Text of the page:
19th Century Romanov Pomp on Display
at Amsterdam Hermitage
A general view shows the "At the Russian Court" exhibition at the Hermitage Amsterdam Museum which opens to the public on June 20, 2009.
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The 19th-century pomp of Russia's tsars goes on display in an exhibition at Amsterdam's revamped Hermitage museum that will be officially opened by Queen Beatrix of the Netherlands and visiting President Dmitry Medvedev on Friday.
The Hermitage, a satellite of the Saint Petersburg-based original, will display artworks, clothing and other items on loan from Russia to recreate "one of the most flamboyant royal courts of 19th century Europe," said organisers.
Its aim: "To make our collection accessible to everyone in the world," according to the director of the original Hermitage, Mikhail Piotrovsky.
"The Hermitage (in Saint Petersburg) has opened 'Sputniks' (satellites) in different countries but the museum of Amsterdam is a big international space station," he told journalists Thursday during a sneak preview of the new building with its roomy, minimalist interior.
The museum is housed in the restored Amstelhof building that had served as an old age home in the heart of the Dutch capital city since the 17th century.
"It is a dream come true: the beautiful metamorphosis of a 17th century nursing home into a modern, 21st century museum," said the institution's director Ernst Veen.
The Dutch Hermitage, created in 2004, was initially housed in a building next door while awaiting the renovation of the Amstelhof, ten times bigger at a total 10,000 square metres.
It is to be inaugurated by Medvedev and Dutch Queen Beatrix on Friday evening, opened to the public the next day.
Until 31 January next year, the Hermitage will host a special exhibit on the tsars entitled "At the Russian Court -- palace and protocol in the 19th century" -- one of the largest ever exhibitions in the Netherlands.
Some 1,800 pieces, selected from more than 300 million objects owned by the Hermitage in Saint Petersburg, will be on display.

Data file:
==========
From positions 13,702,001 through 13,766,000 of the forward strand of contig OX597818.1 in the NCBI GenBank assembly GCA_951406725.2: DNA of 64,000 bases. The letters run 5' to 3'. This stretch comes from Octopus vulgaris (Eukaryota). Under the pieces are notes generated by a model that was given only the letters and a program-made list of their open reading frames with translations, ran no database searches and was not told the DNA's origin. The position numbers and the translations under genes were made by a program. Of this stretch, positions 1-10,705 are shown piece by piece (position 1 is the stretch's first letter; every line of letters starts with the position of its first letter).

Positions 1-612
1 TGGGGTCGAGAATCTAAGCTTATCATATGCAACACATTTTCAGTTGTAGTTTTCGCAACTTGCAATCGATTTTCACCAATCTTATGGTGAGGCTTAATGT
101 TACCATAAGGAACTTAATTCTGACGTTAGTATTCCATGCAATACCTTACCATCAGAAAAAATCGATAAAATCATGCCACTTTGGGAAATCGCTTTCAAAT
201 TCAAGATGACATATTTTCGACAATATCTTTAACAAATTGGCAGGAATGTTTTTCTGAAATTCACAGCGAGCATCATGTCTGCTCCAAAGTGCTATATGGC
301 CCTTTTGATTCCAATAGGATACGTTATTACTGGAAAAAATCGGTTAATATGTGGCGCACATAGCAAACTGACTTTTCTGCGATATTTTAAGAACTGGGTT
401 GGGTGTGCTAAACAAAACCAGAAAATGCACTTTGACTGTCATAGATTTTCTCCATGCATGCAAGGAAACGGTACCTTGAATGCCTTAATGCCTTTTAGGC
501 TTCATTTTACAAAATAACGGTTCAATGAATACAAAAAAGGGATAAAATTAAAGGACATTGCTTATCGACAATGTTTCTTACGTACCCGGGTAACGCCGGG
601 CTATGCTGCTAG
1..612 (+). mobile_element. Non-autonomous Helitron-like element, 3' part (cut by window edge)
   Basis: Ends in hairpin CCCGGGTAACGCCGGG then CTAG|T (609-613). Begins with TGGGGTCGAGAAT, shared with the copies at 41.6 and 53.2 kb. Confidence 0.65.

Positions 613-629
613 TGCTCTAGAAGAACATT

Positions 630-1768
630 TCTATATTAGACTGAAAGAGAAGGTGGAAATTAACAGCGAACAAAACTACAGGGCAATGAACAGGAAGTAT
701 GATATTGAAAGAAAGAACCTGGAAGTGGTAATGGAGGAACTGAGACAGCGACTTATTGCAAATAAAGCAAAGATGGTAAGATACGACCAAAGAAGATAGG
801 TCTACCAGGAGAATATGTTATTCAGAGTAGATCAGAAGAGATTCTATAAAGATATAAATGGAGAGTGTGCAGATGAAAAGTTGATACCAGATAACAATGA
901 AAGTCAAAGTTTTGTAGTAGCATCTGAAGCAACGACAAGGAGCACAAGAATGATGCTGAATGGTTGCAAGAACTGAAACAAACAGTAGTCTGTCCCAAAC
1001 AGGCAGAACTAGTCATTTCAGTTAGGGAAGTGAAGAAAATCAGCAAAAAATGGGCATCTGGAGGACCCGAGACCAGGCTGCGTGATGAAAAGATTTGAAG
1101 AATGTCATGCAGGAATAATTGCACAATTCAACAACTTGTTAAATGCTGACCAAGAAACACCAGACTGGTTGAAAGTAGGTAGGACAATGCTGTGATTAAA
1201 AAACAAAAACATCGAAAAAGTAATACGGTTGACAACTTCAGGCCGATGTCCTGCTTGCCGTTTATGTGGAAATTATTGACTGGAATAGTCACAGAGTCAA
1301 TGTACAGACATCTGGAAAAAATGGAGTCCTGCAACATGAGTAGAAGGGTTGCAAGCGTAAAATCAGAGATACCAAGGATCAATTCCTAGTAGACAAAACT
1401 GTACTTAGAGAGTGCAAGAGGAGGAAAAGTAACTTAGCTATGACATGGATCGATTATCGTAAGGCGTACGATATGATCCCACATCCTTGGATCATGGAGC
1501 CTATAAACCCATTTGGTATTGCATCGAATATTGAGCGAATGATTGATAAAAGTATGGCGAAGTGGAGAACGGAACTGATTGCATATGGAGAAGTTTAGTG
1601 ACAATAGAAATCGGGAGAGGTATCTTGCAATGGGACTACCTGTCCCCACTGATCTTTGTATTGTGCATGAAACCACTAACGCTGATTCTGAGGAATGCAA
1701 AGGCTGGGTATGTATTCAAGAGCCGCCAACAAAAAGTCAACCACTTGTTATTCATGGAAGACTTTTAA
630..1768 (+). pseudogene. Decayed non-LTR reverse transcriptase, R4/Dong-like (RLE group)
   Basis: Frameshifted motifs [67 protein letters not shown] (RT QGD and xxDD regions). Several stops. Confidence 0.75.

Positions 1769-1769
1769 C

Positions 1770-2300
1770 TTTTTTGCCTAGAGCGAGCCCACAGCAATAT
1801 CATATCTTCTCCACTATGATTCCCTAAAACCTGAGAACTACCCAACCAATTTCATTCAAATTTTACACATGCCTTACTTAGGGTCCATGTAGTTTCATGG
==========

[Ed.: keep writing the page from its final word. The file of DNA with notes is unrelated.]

The collection is an attempt to recreate the history of the Russian royal court of the six 19th century tsars, from Paul I to Nicholas II who was executed by the Bolsheviks in 1918.
The hierarchical structure of royal life and its strict protocols is depicted by a procession of inanimate mannequin courtesans, dressed according to their societal rank, parading before the tsar on his golden throne.
One wing of the museum will be reserved for a recreation of the resplendent royal balls, with embroidered silk gowns turning to waltz music in special windows before the eyes of the nobles whose portraits decorate the walls.
The opulence of the Russian rulers is also clear from the many precious artworks, precious stones vases, jewellery and delicate china on display.
The Amsterdam Hermitage aims to put on two exhibits per year, but will have a permanent display on the history of the Amstelhof and relations between the Netherlands and Russia.
"Saint Petersburg was founded in 1703 by Peter the Great on the model of Amsterdam where he lived in 1696, explained Veen.
Also, the families of Orange-Nassau and Romanov were bound by the marriage in 1816 of the Netherlands' Prince William of Orange, later to become King Willem II, to the daughter of Paul I, Anna Pavlovna.
The restoration of the Amstelhof started in 2007 at a cost of 40 million euros for public and private investors.
The museum's old building, the Neerlandia, has been turned into a Hermitage for Children.